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Anemia with Hashimotos?

Has anyone had experience with anemia with hashimotos?  Did you take iron supplements to resolve, or should I be looking at something else to resolve?

My total Iron is normal (95), but my Ferritin is low (15, where the range is 38-380 for normal), and my TIBC is 430's (with range of 250-425 for normal).

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Ferritin is considered as a precursor to iron levels.  It goes down before  serum iron confirms a deficiency.     Vitron C  will affect both ferritin and serum iron.
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As Barb mentioned, there are sources that recommend ferritin should be at least 100.  The following link is to a review of available information on ferritin levels.  They concluded that ferritin should be at least 100.  


For supplementation, Vitron C is a good source.  Each pill contains 65 mg of iron.  At your level you may end up needing 2 pills, but I would start with one and see how that increases your level.  

Unfortunately most doctors have the "Immaculate TSH Belief" by which they only pay attention to TSH, which is totally wrong.   If you want more info, click on my name and then scroll down to my Journal and read at least the Overview of a paper on Diagnosis and Treatment of Hypothyroidism: A Patient's Perspective.    You can readily  see what should be done for you.   You can also give the doctor a copy and ask to be treated clinically, rather than based on TSH.   Everything suggested in the Overview is supported with  extensive scientific evidence.  

If you cannot get your doctor to treat clinically, as needed to relieve hypo symptoms, then let us know your location and perhaps we can give you the name of a doctor in your area that is recommended by other thyroid patients.  
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Thank you!  This is great :)
Follow-up question.  So my "iron" level is "normal" in the labs (90), but it's really my Ferittin and TIBC that's off.   Would iron supplementation like Vitron C (just looked it up, looks great!) raise my Iron level also, or just help correct my Ferittin/TIBC?
649848 tn?1534633700
Low Ferritin isn't uncommon with Hashimoto's.  Ferritin is the iron storage hormone and should be at least 50 - some say it should be higher than that.  Without adequate iron, your body can't produce or metabolize thyroid hormones properly.

Have you also had vitamin B-12 tested?  It's also not uncommon for those of us with Hashimoto's to be deficient in Vitamin B-12, as well as vitamin D.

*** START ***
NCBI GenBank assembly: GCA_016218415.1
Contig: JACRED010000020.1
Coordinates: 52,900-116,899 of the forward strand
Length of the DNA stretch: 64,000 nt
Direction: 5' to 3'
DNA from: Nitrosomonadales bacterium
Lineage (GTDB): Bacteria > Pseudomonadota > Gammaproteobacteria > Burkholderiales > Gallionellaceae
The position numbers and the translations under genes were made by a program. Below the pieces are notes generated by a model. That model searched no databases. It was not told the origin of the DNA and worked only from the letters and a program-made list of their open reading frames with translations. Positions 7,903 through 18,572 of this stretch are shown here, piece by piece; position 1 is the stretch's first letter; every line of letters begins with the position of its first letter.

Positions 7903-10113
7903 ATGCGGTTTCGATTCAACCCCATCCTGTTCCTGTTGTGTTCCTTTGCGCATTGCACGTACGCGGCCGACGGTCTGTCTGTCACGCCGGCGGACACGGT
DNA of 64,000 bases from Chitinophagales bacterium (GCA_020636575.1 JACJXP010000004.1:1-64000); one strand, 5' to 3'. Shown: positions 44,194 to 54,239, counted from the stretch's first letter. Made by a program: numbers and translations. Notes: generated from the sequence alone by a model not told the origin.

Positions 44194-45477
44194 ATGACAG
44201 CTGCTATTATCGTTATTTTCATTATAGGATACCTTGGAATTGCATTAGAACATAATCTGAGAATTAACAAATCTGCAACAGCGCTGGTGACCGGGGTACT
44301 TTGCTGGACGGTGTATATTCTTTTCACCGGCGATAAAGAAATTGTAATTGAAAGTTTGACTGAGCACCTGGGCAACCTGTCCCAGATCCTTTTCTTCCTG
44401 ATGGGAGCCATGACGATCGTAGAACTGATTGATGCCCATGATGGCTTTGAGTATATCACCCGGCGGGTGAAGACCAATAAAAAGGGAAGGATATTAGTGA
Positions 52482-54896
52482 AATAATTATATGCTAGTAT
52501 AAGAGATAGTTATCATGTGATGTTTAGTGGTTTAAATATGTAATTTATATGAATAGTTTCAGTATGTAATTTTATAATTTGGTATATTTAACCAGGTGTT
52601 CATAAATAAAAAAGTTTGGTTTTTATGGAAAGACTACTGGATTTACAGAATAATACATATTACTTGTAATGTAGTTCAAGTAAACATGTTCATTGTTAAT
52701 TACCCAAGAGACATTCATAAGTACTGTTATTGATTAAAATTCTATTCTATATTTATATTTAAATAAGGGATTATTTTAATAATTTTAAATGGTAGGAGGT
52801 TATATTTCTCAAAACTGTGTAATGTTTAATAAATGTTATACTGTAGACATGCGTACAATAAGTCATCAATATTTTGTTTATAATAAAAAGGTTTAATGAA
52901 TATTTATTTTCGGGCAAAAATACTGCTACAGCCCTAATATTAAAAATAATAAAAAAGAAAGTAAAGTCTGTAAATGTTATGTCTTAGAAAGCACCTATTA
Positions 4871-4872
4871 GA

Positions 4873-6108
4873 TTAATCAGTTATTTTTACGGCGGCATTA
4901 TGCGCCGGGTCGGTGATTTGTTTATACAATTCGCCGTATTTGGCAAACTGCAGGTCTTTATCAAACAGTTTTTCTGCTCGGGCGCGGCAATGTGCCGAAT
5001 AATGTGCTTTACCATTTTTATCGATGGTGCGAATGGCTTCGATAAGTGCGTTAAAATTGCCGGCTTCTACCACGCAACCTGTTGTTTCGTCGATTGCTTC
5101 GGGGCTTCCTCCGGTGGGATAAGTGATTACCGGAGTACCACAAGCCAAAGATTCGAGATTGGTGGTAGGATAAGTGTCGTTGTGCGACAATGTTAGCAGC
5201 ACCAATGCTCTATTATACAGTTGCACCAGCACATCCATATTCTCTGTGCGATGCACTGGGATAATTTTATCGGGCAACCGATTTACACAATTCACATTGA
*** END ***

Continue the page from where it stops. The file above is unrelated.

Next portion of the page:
Vitamin B-12 deficiency causes a different type of anemia, but has many of the same symptoms as those caused by low iron.  You may need to supplement them both.   I have Pernicious Anemia (inability to absorb Vitamin B-12 via the stomach) and have to haveinjections to keep my levels up.  That makes a huge difference in the way I feel.  I had blood work for a recent surgery that indicated a mild anemia so I'm getting ready to follow up and possibly start an iron supplement as well.

Do you have current thyroid hormone test results?  It would be helpful if you could post those, along with their reference ranges so we can see your actual thyroid status.  

Do you take replacement thyroid hormone medication(s)?  If so, what medication(s), dosage(s) and how long have you been taking it/them?
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Thanks!  My B12 was tested as well at the time and was 570 (range 200-1100).  My Levo just got increased because I asked for it, but my Dr tested for other things as well (which is why I'm seeing this iron test results) to see if anything else is causing it.  I'm only about a little over a week with the new Levo increase, so not sure on that yet.  TSH was 4.3 (ref 0.10-4.50) last blood draw (w/FT4 at 1.3 ref 0.1-1.8, and FT3 at 3 ref 2.3-4.2).
I just got in touch with my Dr today and they said "just a little low" and nothing else.  But I'm reading (just like you are mentioning) that the Ferritin and TIBC values indicate anemia.  
Any recommendations on what worked for you...was B12 enough, or did you take iron as well?  Thank you!